The Biopsychosocial Model Doesn 't Rely On One Factor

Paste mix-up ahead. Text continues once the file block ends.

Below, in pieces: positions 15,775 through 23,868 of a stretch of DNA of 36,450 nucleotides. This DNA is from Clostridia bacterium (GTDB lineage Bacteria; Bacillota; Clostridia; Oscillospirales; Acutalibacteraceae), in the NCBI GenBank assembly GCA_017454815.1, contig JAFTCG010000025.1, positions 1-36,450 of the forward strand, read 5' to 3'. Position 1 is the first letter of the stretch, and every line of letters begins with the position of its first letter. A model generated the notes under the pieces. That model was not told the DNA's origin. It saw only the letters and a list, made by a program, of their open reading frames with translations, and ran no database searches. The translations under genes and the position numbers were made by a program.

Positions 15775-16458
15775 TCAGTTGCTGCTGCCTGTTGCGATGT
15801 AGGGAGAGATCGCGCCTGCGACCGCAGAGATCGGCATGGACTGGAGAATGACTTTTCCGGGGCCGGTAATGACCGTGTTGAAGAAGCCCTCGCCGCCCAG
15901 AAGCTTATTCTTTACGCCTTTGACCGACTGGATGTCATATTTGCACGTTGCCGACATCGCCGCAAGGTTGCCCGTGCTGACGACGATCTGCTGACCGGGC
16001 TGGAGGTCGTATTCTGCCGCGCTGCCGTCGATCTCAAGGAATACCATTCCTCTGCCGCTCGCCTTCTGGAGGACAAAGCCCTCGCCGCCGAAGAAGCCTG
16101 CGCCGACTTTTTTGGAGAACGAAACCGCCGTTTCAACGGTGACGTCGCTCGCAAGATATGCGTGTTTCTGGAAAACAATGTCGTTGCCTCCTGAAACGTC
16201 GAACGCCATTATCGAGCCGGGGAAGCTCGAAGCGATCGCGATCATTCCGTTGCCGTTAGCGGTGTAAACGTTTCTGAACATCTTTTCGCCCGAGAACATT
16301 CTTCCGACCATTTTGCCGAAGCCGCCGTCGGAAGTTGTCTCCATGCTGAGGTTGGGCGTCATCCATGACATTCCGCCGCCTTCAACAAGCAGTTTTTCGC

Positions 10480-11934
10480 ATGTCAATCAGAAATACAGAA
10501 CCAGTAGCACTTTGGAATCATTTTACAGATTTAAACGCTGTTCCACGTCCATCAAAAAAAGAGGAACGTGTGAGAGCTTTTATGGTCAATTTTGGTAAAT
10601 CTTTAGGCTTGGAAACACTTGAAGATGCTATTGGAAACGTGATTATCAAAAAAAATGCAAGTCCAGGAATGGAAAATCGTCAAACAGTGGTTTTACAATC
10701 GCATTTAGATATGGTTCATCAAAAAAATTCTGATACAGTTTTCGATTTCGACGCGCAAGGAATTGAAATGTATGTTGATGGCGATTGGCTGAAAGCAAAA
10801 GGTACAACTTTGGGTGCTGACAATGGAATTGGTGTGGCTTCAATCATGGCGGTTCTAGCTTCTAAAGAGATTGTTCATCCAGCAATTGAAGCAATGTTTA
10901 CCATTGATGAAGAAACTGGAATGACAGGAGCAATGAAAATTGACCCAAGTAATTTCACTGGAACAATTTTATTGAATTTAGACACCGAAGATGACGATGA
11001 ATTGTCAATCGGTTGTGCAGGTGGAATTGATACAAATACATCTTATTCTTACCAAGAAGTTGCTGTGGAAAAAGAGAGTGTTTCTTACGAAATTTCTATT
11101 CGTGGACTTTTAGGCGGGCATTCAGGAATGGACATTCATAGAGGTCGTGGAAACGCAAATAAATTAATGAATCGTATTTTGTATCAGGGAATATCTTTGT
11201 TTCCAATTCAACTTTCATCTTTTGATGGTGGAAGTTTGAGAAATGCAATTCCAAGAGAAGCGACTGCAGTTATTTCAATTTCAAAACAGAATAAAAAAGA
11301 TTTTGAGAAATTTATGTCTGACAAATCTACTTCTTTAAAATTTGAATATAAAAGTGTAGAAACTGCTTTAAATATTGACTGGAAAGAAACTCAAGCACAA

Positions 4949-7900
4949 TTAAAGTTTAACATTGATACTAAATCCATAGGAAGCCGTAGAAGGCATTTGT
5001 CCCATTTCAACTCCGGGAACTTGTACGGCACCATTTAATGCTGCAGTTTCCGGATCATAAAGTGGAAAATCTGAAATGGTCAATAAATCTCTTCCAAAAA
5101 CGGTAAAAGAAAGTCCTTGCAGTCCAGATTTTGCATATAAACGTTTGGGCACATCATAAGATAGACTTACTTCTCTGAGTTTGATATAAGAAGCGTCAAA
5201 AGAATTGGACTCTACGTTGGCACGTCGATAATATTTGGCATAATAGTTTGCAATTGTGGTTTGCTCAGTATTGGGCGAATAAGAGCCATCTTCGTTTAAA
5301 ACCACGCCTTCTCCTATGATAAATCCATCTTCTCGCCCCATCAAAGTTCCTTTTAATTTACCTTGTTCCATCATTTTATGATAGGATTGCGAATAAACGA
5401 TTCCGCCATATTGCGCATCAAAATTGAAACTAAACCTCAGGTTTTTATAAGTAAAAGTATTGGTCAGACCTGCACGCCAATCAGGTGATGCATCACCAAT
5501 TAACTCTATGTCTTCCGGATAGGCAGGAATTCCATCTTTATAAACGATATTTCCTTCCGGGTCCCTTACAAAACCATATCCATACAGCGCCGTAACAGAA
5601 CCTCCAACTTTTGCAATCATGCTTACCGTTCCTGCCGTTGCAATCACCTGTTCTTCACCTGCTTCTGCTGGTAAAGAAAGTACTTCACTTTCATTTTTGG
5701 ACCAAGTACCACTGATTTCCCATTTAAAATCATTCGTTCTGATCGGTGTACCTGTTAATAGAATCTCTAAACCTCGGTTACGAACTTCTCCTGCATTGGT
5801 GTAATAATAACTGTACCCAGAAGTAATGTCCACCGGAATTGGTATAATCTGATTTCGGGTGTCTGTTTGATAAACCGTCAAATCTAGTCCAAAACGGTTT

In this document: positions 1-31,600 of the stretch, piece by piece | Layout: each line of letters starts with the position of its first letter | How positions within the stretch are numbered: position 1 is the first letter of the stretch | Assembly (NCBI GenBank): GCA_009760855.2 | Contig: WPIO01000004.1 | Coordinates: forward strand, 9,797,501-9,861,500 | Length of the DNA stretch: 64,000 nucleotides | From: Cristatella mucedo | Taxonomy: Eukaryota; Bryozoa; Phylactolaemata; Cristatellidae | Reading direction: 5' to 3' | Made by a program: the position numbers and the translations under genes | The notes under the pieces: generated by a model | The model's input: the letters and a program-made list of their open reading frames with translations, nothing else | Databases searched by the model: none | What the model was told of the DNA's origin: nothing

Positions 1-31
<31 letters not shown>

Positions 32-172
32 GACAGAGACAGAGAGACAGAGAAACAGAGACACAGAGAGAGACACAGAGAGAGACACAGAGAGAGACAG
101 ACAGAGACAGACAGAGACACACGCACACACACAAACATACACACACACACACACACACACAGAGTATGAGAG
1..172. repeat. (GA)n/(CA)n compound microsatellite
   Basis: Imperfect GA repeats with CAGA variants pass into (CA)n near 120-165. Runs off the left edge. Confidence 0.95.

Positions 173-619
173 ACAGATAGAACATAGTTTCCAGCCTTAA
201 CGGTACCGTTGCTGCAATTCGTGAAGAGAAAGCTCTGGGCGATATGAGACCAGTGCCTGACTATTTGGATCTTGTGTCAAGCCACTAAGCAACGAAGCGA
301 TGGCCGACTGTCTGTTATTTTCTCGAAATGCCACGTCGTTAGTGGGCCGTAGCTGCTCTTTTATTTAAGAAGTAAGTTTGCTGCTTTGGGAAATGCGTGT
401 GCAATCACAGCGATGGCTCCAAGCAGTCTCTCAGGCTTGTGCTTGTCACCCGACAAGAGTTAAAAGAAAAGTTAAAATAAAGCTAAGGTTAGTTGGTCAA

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The biopsychosocial model doesn’t rely on one factor as some of the other theories do. It would appear to be a more suitable means of diagnosing why someone has become addicted, as it has a multifaceted approach which incorporates social, cultural, physical and psychological factors ( Donovan & Marlatt, 2005). However one defines addiction, the addicted person has to first start using a substance, and this is where other key factors come in. “The more easily available that drugs and alcohol are in a community, the greater the risk that drug abuse will occur in that community” (Gorsuch & Butler, 1976). Drugs, both illicit and prescription are more easily obtainable these days. They are widely available via the internet and also through illegal drug traffickers. Some of these drug cartels have become so powerful in some parts of the world that governments either can’t control it, or are corrupt and making money from the trade themselves. Many people don’t realise that prescribed drugs can be dangerous, but tranquilisers, especially, are widely abused. Benzodiazepines are psychoactive drugs, just as heroin and cocaine are, and the threat of addiction is a very real one. Heroin addicts inject prescription tranquilisers into their veins and many of them have to be treated for tranquiliser withdrawal symptoms simultaneously with treatment for heroin addiction (Gossop, 2013). The genetic model explains that about half of addicts are this way because of their
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